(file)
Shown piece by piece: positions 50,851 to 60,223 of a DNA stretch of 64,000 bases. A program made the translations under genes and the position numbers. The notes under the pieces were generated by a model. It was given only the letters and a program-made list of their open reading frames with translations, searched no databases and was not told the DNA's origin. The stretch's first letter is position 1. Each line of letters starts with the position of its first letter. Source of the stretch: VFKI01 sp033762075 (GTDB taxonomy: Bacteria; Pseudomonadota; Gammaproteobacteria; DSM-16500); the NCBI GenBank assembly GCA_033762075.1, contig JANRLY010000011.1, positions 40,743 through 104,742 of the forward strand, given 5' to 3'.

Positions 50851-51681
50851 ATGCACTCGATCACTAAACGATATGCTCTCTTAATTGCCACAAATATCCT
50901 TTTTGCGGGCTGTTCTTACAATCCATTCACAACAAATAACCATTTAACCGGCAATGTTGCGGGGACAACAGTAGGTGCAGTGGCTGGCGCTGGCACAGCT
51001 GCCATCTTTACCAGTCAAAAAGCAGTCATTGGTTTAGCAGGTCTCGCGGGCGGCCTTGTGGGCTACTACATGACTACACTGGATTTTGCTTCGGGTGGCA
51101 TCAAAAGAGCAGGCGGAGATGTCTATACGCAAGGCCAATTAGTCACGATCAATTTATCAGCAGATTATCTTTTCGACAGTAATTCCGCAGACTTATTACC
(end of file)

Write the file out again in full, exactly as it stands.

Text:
Shown piece by piece: positions 50,851 to 60,223 of a DNA stretch of 64,000 bases. A program made the translations under genes and the position numbers. The notes under the pieces were generated by a model. It was given only the letters and a program-made list of their open reading frames with translations, searched no databases and was not told the DNA's origin. The stretch's first letter is position 1. Each line of letters starts with the position of its first letter. Source of the stretch: VFKI01 sp033762075 (GTDB taxonomy: Bacteria; Pseudomonadota; Gammaproteobacteria; DSM-16500); the NCBI GenBank assembly GCA_033762075.1, contig JANRLY010000011.1, positions 40,743 through 104,742 of the forward strand, given 5' to 3'.

Positions 50851-51681
50851 ATGCACTCGATCACTAAACGATATGCTCTCTTAATTGCCACAAATATCCT
50901 TTTTGCGGGCTGTTCTTACAATCCATTCACAACAAATAACCATTTAACCGGCAATGTTGCGGGGACAACAGTAGGTGCAGTGGCTGGCGCTGGCACAGCT
51001 GCCATCTTTACCAGTCAAAAAGCAGTCATTGGTTTAGCAGGTCTCGCGGGCGGCCTTGTGGGCTACTACATGACTACACTGGATTTTGCTTCGGGTGGCA
51101 TCAAAAGAGCAGGCGGAGATGTCTATACGCAAGGCCAATTAGTCACGATCAATTTATCAGCAGATTATCTTTTCGACAGTAATTCCGCAGACTTATTACC